The Donor Who Dared To Say Don't

You wouldn't sell or give away your kids, would you? So don't donate your sperm!

Saturday, April 07, 2007


Saying No To Junk Male

SPERM donors are becoming rare in WA.,21498,21518415-2761,00.html?from=public_rss

The number of men wanting to become sperm donors has plummmeted since state laws changed to allow children conceived of donor sperm to have access to the identity of their biological father once they turn 16.

Waiting time for insemination with anonymous donor sperm has increased to nearly two years at some fertility clinics.

Bruce Belinge, reproductive biologist at the Concept fertility clinic, said changes to the law in December 2004 had made men more reluctant to become donors.

Each donor could be used to achieve only five pregnancies and ``our waiting list for access to donors has blown out beyond 12 months'', he said.

Helen Stapledon, 37, of Kingsley, who conceived her son Banjo with the help of an anonymous sperm donor, said she couldn't express how grateful she was to the donor.

Ms Stapledon, an accountant, said she approached a fertility clinic after deciding to become a single parent.

"I thought about it for quite a while and decided I didn't want to give up the idea of having children just because Mr Right hadn't come along,'' she said.

"I also didn't want to go into a relationship just to have a child.

"I didn't want a donor who I knew because, I guess, I didn't want someone else interfering. Also, if I do meet Mr Right, there's less baggage because there are no shared-custody issues.

"It doesn't bother me that Banjo may want to know his biological father in the future.

"I guess my overwhelming feeling is gratitude to the donor.

"Donors also have to agree to allow their sperm to be given to single women, so I'm extremely grateful he said yes to that.''

Dr Belinge said the profile of donors had changed.

"In the past, a lot of young guys were doing it for pocket money when they were going to university,'' he said.

"But the average donor now tends to be a bit more considered about his decision and have a more philanthropic approach. I think older men don't seem to be nearly as concerned about a donor child making contact with them.

"Evidence in other countries where donors have been identified shows that most donor children who contact their donor parent are not looking for anything more than an understanding of their roots - just to find out who they are and where they came from and perhaps a bit more information about their genetic parents and grandparents.''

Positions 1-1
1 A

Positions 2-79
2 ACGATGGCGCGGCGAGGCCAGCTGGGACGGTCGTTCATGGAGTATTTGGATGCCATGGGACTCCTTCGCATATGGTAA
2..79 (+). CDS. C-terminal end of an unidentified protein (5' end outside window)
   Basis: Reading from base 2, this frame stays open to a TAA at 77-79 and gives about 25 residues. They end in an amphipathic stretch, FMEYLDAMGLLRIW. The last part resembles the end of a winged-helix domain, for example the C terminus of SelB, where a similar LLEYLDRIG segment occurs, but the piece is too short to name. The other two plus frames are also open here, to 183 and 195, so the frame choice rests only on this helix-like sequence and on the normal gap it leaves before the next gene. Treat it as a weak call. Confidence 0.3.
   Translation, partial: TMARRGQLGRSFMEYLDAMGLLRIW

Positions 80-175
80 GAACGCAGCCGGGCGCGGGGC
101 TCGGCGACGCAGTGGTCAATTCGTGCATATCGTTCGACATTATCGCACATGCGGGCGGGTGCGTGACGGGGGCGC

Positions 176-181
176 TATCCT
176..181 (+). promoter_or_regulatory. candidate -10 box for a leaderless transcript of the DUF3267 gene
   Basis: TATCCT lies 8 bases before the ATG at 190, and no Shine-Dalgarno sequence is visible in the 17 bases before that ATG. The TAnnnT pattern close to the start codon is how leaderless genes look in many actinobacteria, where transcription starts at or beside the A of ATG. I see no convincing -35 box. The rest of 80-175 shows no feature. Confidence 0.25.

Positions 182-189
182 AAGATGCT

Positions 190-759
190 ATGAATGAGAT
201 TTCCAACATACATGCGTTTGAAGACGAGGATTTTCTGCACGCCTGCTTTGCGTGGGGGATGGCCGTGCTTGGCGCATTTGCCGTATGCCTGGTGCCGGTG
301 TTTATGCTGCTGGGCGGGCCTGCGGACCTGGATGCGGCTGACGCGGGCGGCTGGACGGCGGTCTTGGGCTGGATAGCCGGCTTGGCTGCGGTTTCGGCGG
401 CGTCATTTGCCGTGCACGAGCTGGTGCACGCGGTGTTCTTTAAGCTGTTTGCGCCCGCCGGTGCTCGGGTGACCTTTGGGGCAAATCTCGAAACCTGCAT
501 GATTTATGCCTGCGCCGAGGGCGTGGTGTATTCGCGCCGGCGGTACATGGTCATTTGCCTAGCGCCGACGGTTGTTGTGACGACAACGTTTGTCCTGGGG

Concept offers men $75 a donation. Dr Belinge said there were no thoughts of increasing the payment, but the clinic planned to increase its advertising to find more donors.

Steven Junk, scientific director at Fertility specialists of WA, said anonymous donors had become so scarce his clinic no longer canvassed for them and advised its clients to find their own donors.

"The law now is that the donor has to be identified once a child turns 16, so they may as well be identified now,'' he said.

"Many people find that while family members initially aren't willing to be donors, often they change their mind after counselling"

Hey there
You know what? Those laws were changed in W.A. because my husband and I (who have a son concieved with donor eggs) met with our donor so as our son could have biological info about himself and a sense of "family". We met (0ur donor)unlawfully and risked $5000 fine or 12mths imprisonment for doing so but instead of being fined or jailed Jim McGinty amended the laws - so they know we were doing the right thing and now everytime I see this "Because of law changes donors are scarce" - I feel we are to blame - well so what! If they were really putting the child first and foremost as they claim they are then they wouldnt even allow annonymous donors in the first place.
Suzy Q
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